• Correction. 8 made the human mother claim as part of what would have been a Retcon of Gallifrey being Greek gods or something most of which was dropped from 1996 movie. 12 slightly referenced it again with that prophesy of a half Timelord half something else stuff. Commented Jan 23 at 21:22
  • @lucasbachmann That was certainly an intentional reference, but it came to nothing. The prophecy was a "hybrid", and we were left thinking between episodes if that meant the half-human Doctor. And then he said "it's me"... only he meant 'Me', the name Ashilda was now going by. It was baiting.
    – Astralbee
    Commented Jan 30 at 9:29
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The Doctor is from Gallifrey.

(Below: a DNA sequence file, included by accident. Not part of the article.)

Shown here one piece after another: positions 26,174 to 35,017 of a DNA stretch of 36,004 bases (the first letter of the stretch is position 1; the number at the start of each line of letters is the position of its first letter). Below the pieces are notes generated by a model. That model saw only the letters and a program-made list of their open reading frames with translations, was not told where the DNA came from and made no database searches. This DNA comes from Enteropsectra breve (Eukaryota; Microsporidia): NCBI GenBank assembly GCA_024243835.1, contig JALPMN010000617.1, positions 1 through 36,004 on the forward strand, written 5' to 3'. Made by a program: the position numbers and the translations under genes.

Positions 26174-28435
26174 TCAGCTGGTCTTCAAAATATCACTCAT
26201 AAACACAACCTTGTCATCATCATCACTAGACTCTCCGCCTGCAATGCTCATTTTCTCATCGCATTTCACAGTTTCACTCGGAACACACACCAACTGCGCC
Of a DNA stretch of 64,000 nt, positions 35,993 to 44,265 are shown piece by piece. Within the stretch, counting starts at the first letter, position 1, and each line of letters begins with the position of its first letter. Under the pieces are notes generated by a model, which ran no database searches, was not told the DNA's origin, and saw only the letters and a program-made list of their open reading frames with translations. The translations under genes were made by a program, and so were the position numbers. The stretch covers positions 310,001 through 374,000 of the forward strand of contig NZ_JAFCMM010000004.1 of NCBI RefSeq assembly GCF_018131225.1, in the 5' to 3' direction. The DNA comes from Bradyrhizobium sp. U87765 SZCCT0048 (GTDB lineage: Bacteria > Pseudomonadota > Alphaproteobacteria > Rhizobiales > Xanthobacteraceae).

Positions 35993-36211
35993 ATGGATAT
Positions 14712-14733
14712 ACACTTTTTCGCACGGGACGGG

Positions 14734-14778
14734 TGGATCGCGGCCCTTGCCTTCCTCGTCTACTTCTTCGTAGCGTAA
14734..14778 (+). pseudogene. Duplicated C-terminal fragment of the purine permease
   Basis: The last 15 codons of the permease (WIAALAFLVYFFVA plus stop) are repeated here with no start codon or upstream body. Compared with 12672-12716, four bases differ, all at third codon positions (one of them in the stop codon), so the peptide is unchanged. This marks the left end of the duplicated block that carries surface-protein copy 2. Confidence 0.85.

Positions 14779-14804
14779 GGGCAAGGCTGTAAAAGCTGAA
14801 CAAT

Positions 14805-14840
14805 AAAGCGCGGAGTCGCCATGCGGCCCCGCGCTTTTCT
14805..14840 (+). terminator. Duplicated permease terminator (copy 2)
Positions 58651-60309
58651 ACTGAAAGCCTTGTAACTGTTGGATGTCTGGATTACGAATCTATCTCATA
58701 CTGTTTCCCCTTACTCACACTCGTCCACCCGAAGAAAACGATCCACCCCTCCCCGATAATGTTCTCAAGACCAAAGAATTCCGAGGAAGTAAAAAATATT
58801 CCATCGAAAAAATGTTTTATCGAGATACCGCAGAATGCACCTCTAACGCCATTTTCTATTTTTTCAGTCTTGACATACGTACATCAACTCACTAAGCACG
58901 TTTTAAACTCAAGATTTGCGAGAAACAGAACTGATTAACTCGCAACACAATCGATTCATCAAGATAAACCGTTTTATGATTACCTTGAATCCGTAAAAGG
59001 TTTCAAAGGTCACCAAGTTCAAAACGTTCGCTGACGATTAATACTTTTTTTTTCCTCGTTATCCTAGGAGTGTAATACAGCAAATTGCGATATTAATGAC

And anyone who says otherwise is a Chibnall.

It's fair to say that 90% of Who fans do not embrace showrunner Chris Chibnall's attempt to rewrite the backstory of their long-loved character, it was widely recognized to be a very poor idea that alienated a large amount of the show's audience.

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    – Community Bot
    Commented Jan 16 at 13:56
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    Russel T Davies also says otherwise.
    – OrangeDog
    Commented Jan 16 at 14:24
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    Once Chibmall took over, the show went downhill. So far, it's not bottomed out, even with Davies coming back. :(
    – FreeMan
    Commented Jan 16 at 17:43